He’s just 23 but we should expect to see a full season from Christille on the IBU Cup. He’s got a lot of competition on this Italian team. If he’s going to be a consistent World Cup team member for Italy he’s going to need improvements everywhere.

Iacopo Leonesio (22)

I swear every other man on the Italian team is 22 years old. And there are still more to come! Leonesia does have a couple of IBU Cup starts but we’re going to mostly focus on his Juniors level racing because that’s where he has done the vast majority of his racing including almost all of last year. It paid off for him too. He ended up 4th overall on the Juniors level!

Iacopo Leonisio is following along the pathway more similar to Braunhofer and Cappellari rather than Giacomel or Bionaz. His shooting has been very good with just three career races with a shooting percentage lower than 80%. His overall shooting comes out to about 90%. Not just last season but for his entire Juniors career. That’s starting to become a solid sample size. This was even while his shooting time improved by several seconds.

His skiing is another story. He started out, not surprisingly, well back in the pack. However he was getting better and better over his first few seasons. By the beginning of last year his ski times were reaching the top 15. Last season, for no apparent reason, his skiing form collapsed. He had some of his worst skiing relative to the field in several seasons.

For Leonesio his prospects rest almost entirely on his ability to be able to regain his ski form. If he can get his ski form back to where it was to start last year he won’t spend much time on the IBU Cup. He’ll jump up to the World Cup quickly because with that 90% shooting he’s going to be a threat. If he can’t get that ski form back, well he’s still young and he’s got time. I’m pretty hopeful for him though.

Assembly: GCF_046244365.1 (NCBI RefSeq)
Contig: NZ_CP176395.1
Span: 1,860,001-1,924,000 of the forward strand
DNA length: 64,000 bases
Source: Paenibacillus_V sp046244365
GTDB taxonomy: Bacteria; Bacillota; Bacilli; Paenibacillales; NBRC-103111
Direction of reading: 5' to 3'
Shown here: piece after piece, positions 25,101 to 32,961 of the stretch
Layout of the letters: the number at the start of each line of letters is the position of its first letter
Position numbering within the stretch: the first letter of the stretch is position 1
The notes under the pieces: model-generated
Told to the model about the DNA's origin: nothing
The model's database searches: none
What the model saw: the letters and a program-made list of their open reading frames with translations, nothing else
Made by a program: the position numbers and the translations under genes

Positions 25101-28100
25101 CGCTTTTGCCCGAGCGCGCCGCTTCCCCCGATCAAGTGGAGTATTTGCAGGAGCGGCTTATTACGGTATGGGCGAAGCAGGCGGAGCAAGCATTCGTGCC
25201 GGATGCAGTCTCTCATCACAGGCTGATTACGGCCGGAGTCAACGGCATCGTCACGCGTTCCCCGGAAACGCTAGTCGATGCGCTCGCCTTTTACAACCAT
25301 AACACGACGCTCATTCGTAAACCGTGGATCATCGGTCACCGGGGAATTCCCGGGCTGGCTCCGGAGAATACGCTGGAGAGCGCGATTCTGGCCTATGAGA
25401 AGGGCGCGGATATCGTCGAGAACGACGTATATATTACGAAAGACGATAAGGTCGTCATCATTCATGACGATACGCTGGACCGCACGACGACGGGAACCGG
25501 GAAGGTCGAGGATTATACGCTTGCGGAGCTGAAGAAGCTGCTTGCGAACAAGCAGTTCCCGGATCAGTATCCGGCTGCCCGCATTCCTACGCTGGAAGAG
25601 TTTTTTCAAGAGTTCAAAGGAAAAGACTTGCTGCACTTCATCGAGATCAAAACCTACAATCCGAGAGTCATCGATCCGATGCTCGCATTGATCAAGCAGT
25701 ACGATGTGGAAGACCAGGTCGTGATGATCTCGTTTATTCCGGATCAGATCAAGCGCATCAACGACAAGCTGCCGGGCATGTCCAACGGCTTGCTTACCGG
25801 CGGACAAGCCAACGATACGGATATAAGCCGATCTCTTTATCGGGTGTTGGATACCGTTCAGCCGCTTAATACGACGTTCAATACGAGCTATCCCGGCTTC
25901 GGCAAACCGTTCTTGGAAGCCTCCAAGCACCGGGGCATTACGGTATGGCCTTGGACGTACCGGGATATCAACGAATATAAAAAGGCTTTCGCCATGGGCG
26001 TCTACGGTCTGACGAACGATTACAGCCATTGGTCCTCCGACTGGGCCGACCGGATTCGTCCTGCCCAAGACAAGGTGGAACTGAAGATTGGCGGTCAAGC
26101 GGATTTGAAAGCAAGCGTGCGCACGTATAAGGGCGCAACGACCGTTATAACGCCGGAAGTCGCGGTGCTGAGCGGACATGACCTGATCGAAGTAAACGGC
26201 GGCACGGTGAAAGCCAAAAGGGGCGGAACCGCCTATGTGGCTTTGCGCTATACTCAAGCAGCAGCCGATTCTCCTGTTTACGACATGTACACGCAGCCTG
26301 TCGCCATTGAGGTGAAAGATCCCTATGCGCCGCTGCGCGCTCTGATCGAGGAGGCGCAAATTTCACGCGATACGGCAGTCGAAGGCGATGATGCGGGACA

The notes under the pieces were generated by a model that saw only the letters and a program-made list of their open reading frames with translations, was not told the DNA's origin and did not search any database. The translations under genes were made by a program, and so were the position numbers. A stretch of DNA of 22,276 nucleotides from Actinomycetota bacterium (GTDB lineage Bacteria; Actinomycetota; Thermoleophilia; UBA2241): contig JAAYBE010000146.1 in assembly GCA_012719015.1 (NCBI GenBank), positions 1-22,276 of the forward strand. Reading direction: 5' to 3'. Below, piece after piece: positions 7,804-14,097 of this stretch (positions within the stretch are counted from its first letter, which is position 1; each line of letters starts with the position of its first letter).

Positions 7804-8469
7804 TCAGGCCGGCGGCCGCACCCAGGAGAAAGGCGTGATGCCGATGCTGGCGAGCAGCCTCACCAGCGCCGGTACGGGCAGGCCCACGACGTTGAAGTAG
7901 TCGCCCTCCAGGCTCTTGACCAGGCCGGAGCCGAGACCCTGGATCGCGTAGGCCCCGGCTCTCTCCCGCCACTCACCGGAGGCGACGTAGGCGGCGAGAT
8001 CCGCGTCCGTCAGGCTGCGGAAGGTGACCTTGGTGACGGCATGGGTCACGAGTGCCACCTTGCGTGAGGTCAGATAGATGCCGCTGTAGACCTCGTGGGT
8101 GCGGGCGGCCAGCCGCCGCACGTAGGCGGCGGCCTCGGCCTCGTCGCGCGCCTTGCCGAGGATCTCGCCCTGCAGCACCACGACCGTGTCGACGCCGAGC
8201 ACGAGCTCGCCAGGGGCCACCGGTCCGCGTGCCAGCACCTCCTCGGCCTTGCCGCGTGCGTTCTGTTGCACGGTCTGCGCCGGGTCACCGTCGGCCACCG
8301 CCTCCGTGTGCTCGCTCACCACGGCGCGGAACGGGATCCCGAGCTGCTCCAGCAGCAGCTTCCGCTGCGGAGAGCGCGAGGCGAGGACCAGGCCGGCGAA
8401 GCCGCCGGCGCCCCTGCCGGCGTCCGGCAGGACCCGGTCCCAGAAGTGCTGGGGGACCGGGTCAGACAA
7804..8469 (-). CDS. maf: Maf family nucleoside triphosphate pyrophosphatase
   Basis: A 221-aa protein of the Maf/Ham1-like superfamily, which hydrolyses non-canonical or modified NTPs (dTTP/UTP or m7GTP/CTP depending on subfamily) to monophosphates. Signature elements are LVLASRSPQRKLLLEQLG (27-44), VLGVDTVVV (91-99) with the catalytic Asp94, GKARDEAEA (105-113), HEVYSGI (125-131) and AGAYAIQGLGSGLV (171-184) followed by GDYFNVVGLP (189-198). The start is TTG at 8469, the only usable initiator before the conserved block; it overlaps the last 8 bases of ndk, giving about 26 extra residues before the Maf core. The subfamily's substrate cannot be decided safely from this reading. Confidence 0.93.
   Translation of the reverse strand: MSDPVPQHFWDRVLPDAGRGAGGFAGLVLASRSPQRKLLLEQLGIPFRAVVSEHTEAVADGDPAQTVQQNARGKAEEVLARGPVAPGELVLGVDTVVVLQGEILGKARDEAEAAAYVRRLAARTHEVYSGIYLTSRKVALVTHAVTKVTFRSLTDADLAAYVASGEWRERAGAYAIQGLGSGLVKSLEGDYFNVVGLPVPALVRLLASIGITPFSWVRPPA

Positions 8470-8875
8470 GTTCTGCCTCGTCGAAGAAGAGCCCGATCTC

David Zingerele (22)

Yet another 22 year old prospect for the Italians, David Zingerele, is just one more reason why Italy should believe in a very bright future. Last year was his first full time season on the IBU Cup. It was…up and down to say the least. He had 5 top 21 finishes. He also had 5 finishes below 59th. It seems like all year he was either competing for a top finish or struggling to make top 60. There was very little in between. Interestingly enough this is the completely opposite of his brief Juniors career. One in which he had 9 of his 10 races finish from 4th to 31st.

Zingerele is a solid all around biathlete without a single aspect that stands out. On the Junior level he could be a top 15 skier. So far in two seasons on the IBU Cup he’s mostly been finishing with ranks between 30-50s. His shooting has been very consistent around 85% which is absolutely solid. His shooting times last year were solid at about 30 seconds.

Zingerele isn’t like many of the other 22 year old Italians he’s competing with for a World Cup slot. He doesn’t have a singular calling card like ski speed or shooting. Maybe that plays in his favor? Maybe it shows that he has potential to get better all around as a biathlete. Well he’s already earned a selection to the World Cup roster for the first weekend so we’ll be cheering for him!

Michele Molinari (22)

With a 2020-2021 season spent primarily on the IBU Cup, Molinari made his first steps up from the Junior level. Up until last year he had never had the success on the Junior level that his other compatriots had experienced. But last year was a bit of a success for him on both levels.